‘Harry Brown’ is a film that has been on my watchlist for a considerable time now, as a result of good reviews from various website and other film critics, as well as my liking for Michael Caine as an actor. When I further inspected the cast more recently and saw the likes of Emily Mortimer, Ben Drew (better known as musician Plan B), Jack O’Connell, Sean Harris and David Bradley, I soon decided that it was time to sit down and watch this dark and violent British crime film.
Harry Brown (Michael Caine) is an elderly ex-marine living on an estate riddled with criminal activity and dominated by gang culture. After the tragic loss of his wife, he confides in long time best friend Leonard Attwell (David Bradley). These two elderly men are clearly terrified by what goes on outside their front door, especially when Leonard finds himself the victim of the mob’s attention, led by Noel Winters (Ben Drew), when they set fire to his flat. In response, Leonard decides that he needs to take matters into his own hands and tries to fight back against the mob, with disastrous consequences. Harry too must decide what action to take; does he stand passively by and watch as criminality engulfs his home, or does he embrace the set of skills he learnt in the marines in his youth and tackle the imminent threat head on?
When looking at British films as an entity, themes of realism and violence are present more often than not, and that is definitely the case with ‘Harry Brown’. This film is certainly not for the faint-hearted, with several violent and graphic scenes throughout. The film’s opening, set in a dimly-lit, claustrophobic underpass, focuses on an initiation of a boy into a gang, before continuing to show a couple of gang members riding a motorbike through a park and opening fire on a random woman with a pram. This really sets the tone for the whole film, as we witness a series of brutal and violent killings from there on in. Why the violence is so impacting is because it feels so real – a sensation achieved through close, handheld camera work that puts us right in the thick of the action, an authentic setting and acting performances that compliment the tone of the film. Whilst the degree of violence and the narrative were obviously embellished, there were a lot of scenes that felt almost documentary-esque; as though we were just dropping in on the every day lives of the people that are affected by this sort of criminality.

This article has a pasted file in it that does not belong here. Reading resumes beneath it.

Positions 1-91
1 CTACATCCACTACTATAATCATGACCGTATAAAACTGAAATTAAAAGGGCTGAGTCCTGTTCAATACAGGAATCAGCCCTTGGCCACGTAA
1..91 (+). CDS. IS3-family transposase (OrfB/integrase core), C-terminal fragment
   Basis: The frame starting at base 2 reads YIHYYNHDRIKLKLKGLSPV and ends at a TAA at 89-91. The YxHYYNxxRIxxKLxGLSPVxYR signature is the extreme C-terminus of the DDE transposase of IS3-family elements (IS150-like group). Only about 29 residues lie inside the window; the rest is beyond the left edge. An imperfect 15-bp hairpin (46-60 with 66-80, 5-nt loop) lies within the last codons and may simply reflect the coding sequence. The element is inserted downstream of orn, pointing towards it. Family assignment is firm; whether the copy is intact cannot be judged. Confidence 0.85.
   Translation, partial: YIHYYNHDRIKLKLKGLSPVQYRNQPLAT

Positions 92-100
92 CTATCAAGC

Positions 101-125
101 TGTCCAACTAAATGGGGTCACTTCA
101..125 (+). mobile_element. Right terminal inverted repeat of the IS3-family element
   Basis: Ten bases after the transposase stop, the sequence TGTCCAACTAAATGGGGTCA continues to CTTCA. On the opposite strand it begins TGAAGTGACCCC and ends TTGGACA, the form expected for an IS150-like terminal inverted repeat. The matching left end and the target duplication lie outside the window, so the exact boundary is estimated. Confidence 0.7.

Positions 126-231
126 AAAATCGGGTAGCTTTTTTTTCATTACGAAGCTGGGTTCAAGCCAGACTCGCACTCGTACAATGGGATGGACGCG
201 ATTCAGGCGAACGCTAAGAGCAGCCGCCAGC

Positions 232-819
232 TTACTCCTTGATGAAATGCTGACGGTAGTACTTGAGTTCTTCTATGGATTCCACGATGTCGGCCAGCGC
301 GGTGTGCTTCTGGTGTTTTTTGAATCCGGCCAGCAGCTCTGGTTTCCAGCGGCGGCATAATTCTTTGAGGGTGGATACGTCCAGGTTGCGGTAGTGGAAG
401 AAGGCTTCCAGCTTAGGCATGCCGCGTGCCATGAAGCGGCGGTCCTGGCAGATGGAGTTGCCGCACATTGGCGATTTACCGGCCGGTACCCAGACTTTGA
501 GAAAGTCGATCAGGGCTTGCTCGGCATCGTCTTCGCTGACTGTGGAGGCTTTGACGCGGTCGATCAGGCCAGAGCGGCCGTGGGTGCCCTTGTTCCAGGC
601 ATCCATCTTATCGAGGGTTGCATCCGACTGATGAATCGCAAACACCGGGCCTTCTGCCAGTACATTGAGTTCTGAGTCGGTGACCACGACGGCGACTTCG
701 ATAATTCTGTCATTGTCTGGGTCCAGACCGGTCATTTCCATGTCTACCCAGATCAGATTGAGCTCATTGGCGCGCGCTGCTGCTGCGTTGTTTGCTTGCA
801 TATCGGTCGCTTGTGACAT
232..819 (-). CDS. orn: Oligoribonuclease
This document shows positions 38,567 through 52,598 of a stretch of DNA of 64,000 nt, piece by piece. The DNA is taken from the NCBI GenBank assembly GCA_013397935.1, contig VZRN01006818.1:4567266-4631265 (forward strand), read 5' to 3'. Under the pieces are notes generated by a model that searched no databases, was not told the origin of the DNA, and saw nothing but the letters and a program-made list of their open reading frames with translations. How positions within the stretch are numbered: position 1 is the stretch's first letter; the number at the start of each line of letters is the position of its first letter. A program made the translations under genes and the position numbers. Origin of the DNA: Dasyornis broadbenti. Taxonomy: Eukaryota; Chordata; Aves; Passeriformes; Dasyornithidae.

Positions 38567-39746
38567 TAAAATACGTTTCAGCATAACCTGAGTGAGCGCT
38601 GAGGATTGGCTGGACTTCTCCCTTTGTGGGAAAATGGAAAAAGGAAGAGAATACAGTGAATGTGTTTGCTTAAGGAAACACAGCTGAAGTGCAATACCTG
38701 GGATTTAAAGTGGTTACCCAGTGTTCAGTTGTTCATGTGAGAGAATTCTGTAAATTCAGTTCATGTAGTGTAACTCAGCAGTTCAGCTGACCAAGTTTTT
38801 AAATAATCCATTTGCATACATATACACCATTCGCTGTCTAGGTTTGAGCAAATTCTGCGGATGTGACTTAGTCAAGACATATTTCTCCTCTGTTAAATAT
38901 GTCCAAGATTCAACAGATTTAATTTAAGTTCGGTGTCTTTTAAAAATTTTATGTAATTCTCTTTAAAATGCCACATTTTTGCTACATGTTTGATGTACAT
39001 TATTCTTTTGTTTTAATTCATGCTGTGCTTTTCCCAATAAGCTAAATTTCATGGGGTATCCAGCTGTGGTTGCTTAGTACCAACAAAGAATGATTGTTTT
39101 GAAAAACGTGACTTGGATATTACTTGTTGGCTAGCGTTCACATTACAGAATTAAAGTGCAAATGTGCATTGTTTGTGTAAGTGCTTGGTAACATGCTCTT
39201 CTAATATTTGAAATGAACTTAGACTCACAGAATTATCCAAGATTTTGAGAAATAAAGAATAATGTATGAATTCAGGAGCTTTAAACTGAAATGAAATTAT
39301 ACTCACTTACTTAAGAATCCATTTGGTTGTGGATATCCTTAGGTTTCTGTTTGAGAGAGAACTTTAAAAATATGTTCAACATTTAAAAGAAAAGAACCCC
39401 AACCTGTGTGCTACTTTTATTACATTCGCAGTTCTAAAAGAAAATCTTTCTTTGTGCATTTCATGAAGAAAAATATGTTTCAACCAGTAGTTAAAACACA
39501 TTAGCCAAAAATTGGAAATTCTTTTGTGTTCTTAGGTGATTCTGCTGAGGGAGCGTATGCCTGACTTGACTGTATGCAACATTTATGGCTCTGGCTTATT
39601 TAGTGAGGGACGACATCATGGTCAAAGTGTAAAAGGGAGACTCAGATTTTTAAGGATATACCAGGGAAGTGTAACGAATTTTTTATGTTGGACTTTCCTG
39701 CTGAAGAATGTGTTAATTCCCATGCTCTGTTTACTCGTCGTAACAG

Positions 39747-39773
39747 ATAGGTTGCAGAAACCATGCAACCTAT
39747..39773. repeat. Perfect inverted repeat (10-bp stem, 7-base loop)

Sadly, Michael Caine, or more his character, were a little out of place in this film – my main issue being that it all seemed a little far-fetched. Somehow, an elderly vigilante roaming the streets trying to clean up the neighbourhood just didn’t ring true and let the film down somewhat. Caine performed his role well, especially the openings scenes where I thought he portrayed the loneliness of old age and widowhood superbly, but after that it all got out of hand. There were other performances on show, however, that were nothing short of superb. Amongst a band of truly detestable youths, Ben Drew’s performance stands out. Foul-mouthed doesn’t come close to describing his audible contribution to the film and visually he is just as foul. There was a sequence of ten minutes where the characters of Ben Drew, the superb Jack O’Connell and Jaime Downey are all interviewed by D.I. Frampton (Emily Mortimer) which was really difficult and uncomfortable to watch, as each of them launched a scathing attack on the young detective across the table. In terms of discomfort when watching a scene, however, I don’t think I have ever witnessed anything quite like a fifteen-minute scene starring Sean Harris as a heroin-addicted weapons dealer. The physical transformation of Harris for this role was so remarkable that I didn’t recognise him at first. He becomes a grotesquely thin (think Christian Bale in The Machinst as a guide), genuinely malevolent individual. The culmination of his nauseating appearance, the sex tape of him raping an unconscious girl that plays incessantly in the background for the entirety of this scene, and the fact he has another girl in the corner choking on her own vomit as she suffers from a heroin overdose – all whilst he smokes crack cocaine through the barrel of his pistol – was so disturbing that I had to pause the film for a second and compose myself. Don’t think I’m exaggerating when I say that this scene was certainly one of the most uncomfortable fifteen minutes of film I have ever experienced, and huge credit must go to Sean Harris and director Daniel Barber to have both the ability and the bravery to attempt such a scene.
This is a very good film, but not one to attempt to watch for some casual viewing. I expected violence and it certainly delivered. Complimented by some superb performances, under impressive direction, ‘Harry Brown’ certainly deserves the “best of British” stamp of approval. My only reservation was, as stated previously, that an old man on a revenge mission just seemed a little ridiculous. The role would have been better suited to a younger protagonist, but the whole point of this film seemed, to me at least, to shock the audience and break convention. So maybe Caine’s inclusion was a good thing? It’s an aspect that will divide opinion, but on the whole it shouldn’t take away from this unyielding story of Britain’s criminal underworld.
Director: Daniel Barber
Starring: Michael Caine, Emily Mortimer, Ben Drew, Jack O’Connell, Sean Harris